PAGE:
Woman of the Century/Elizabeth L. Cunnyngham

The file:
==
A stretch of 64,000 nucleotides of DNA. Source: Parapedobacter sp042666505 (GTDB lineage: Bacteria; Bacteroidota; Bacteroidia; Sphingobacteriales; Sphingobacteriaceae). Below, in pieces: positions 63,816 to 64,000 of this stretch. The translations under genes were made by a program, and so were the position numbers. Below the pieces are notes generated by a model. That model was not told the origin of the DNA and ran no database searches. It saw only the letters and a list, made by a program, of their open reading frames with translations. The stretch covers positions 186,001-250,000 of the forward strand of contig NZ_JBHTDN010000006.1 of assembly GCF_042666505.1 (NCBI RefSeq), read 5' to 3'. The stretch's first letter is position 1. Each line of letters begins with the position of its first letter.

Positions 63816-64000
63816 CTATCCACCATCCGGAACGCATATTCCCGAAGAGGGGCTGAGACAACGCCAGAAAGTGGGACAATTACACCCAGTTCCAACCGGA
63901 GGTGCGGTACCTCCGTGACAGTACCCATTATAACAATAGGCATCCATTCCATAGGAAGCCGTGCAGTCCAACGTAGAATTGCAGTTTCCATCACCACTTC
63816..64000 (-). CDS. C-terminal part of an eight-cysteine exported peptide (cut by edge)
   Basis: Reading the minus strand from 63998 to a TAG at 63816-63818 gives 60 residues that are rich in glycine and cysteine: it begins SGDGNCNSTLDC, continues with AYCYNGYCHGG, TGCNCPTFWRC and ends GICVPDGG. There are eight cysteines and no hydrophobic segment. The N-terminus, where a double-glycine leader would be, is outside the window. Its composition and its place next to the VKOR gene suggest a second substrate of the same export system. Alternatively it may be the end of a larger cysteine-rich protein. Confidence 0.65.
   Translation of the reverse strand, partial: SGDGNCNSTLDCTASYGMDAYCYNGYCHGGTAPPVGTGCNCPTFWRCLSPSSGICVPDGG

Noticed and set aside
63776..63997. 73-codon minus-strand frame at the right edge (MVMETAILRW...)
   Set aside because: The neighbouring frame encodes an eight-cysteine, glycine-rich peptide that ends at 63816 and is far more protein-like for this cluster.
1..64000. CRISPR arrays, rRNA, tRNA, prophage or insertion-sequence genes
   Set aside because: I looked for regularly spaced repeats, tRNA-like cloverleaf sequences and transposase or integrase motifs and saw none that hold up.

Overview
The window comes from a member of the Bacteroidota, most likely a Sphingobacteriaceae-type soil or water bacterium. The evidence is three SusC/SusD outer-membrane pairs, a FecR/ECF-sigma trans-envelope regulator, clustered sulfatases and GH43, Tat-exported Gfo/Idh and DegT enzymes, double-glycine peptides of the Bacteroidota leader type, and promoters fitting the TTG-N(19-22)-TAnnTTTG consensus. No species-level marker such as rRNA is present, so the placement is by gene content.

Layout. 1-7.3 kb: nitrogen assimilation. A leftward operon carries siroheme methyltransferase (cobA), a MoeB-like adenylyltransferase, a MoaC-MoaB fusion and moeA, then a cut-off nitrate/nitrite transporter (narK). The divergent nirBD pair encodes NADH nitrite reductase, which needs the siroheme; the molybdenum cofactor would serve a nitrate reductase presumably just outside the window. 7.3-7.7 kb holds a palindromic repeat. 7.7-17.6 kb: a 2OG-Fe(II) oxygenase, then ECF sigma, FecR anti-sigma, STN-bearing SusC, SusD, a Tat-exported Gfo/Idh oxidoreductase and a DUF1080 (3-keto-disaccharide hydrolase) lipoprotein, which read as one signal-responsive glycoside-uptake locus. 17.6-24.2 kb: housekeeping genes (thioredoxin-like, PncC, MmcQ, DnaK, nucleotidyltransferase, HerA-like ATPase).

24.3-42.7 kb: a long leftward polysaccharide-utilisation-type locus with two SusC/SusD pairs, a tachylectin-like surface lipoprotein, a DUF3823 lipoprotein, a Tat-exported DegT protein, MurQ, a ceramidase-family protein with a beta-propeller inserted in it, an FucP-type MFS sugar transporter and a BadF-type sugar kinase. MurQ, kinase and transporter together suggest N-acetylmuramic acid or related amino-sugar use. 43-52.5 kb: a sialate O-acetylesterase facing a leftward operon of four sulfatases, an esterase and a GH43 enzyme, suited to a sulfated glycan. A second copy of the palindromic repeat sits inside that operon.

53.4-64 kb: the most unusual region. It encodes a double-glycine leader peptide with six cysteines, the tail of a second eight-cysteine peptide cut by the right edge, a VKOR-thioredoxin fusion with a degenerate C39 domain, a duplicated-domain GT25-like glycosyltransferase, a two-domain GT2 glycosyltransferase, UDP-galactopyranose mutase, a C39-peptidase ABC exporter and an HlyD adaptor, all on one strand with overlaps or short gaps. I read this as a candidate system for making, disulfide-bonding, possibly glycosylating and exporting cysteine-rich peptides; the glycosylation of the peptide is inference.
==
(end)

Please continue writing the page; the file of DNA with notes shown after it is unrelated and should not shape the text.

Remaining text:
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CUNNYNGHAM, Mrs. Elizabeth Litchfield, missionary and church worker, born in ELIZABETH LITCHFIELD CUNNINGHAM.jpgELIZABETH LITCHFIELD CUNNINGHAM. Abingdon, Va., 23rd February. 1831. Her maiden name was Elizabeth King Litchfield. Her parents were of old Virginia stock, true in all respects to the family history and traditions. Miss Litchfield received the best elementary training which the country could afford, and, when sufficiently advanced, was placed in Science Hill Academy, under the care of Mrs. Julia A. Tevis. While at that school she was converted and became an earnest and active Christian. After her return to Virginia she taught school, not from necessity, but of choice, her father having ample means. She felt it to be her duty to engage in some useful occupation, and she saw no position more promising than that of a teacher of voting people. In March, 1851. she became the wife of Rev. W. G. E. Cunnyngham, a minister of the Methodist Episcopal Church, South, and in 1852 sailed from New York with her husband for Shanghai, China, as a missionary to the Chinese. She remained in the mission field nine years, when the failure of her health compelled her to return to her native land. During her stay in China she studied diligently, and with uncommon success, the Chinese language. She superintended native mission schools, instructed Chinese women and children orally, and translated into the local dialect tracts and small books, some of which have remained in use to the present time. A native woman, for years employed as a "Bible woman" by the mission in Shanghai, was brought to a knowledge of the gospel by Mrs. Cunnyngham's personal efforts. After she returned to America, she lost nothing of her missionary spirit, but labored as far as she had opportunity in the home work, doing all she could to awakened deeper interest among her own people in the cause of foreign missions. When the Woman's Board of Foreign Missions of the Methodist Episcopal Church, South, was organized, she was made one of the managers, a position she has held ever since. She was elected editor of leaflets by the board, and for six years discharged with acceptability the duties of that office. In addition to her labors in the missionary cause, she is an active Sunday-school teacher, an efficient helper in local church work, and a practical friend of the poor. She has traveled much. Her husband having been elected to one of the editorial chairs of the Methodist Episcopal Church, South, she removed to Nashville, Tenn.. in 1S75. and still resides in that city.